On Work Ethic and Fear
Yesterday, I started reading, “Rich Dad, Poor Dad” by Robert Kiyosaki. The very first lesson is that “rich people don’t work for money… they make money work for them.” And, within this lesson, another said, “we need to learn to control our emotions — to think before we act”.
Robert shares that most people (the 99%) are driven by the emotions of fear & greed… fear of not having enough money, and then greed about what things they will buy with the money they do get.
These two fears never completely go away. So, we need to learn to control them … to respond (after thinking), rather than react (without thinking).
After finishing chapter one, I set the book aside, needing time to let it all sink in. And, as I put some of my other books back on my shelf (ones I’d been reading the day before), my eye landed on “The Motivation Manifesto” by Brendon Burchard. So, I pulled it down and started skimming through it, as something in my gut prompted me to do so. And, sure enough, there was a whole chapter titled, “On Fear”. So, I sat down, and read through that chapter.
Where I started off, it talked about the “weaklings” — those who fear effort — calling them “worshippers of ease” and “escapists” (all of which struck a nerve). It talked about them having given up their power to absolve themselves of the responsibility of living a remarkable life. Ouch.
Brendon writes, “They don’t have the resolve to pursue their highest selves, or any meaningful purpose … [But] what good is a life without struggle? … What mastery can there be without real effort…?“
This made me think, again, about how I’ve never been driven towards “mastery” or “excellence” in anything. I’ve never cared to excel; good enough was good enough.
Yet, I’d also researched “work ethic”, this morning (along with what the Bible says about this topic), learning that it’s about dedicating oneself, and giving your all toward something… having certain principles that guide your work behavior. And, in combining that with these two new insights from these books, I’m starting to see that the value of all of this isn’t the outcome or the result. Its value actually lies in the fulfillment that comes from knowing you gave it your all, and –more importantly– that God is glorified by our dedication, integrity, diligence, and commitment to the task at hand.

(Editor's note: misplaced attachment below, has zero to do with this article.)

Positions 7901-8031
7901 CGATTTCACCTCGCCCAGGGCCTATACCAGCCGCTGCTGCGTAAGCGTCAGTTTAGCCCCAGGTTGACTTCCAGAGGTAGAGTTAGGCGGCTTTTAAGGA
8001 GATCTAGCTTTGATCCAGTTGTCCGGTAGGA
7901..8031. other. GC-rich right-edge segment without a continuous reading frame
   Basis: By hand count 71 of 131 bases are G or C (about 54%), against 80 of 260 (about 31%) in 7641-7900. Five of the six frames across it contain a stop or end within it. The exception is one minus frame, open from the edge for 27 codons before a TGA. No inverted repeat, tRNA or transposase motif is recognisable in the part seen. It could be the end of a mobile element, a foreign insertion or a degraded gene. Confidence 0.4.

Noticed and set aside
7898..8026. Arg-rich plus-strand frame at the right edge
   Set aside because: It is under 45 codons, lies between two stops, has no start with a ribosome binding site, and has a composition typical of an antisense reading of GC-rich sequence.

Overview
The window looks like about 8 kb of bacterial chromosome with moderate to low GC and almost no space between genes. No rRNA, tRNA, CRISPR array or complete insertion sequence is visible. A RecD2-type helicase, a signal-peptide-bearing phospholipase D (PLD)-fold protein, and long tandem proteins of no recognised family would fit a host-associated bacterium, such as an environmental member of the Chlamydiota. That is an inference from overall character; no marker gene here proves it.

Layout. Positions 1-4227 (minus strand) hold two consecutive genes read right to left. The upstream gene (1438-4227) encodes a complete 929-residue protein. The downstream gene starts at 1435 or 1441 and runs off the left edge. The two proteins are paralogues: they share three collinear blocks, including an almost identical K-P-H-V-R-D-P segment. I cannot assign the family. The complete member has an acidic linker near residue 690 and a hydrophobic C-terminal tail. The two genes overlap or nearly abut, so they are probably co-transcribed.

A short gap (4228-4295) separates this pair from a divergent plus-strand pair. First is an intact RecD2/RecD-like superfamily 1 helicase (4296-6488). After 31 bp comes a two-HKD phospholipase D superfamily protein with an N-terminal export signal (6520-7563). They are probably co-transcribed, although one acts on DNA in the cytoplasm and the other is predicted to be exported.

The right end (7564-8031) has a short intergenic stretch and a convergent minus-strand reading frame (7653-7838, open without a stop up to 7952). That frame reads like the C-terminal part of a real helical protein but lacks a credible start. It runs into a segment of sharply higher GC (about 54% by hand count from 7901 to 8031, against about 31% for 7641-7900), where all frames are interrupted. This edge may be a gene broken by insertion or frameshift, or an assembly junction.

For me, the outcome has almost never been worth the effort I’d have to expend; it wasn’t worth me forfeiting things I’d rather be doing with my time.
But that, there, is also faulty thinking: that “my time” is my own!
God says we are to be good stewards of this life, including — maybe especially — our time… because my whole purpose for existence is to know God, love God, and to make Him known… to do as He calls me to do… not to whittle away my days, being comfortable, scrolling social media, and gluttonously feeding my ego with motivational quotes.
So, the true fulfillment isn’t in what we get from the work we do (eg. the money, or all that it could buy). True fulfillment lies in giving our all to the work, itself, because that honors God — which is the whole point! In using the gifts and talents God gave us, in service to others (with a good attitude, and with excellence), we are bringing glory to God, and being –proving ourselves– set apart for the Kingdom.
And, honoring, and bringing glory to, God is FULLY worth my time… it’s the only thing that really is!
By knowing that our joy and fulfillment come through doing the work, it seems all the more imperative to me, too, that we choose work that best uses the talents and gifts God has given us… choosing work that brings us joy.
Do you know what work best aligns with YOUR talents & gifts? If not, feel free to check out my self-coaching guides for help with that.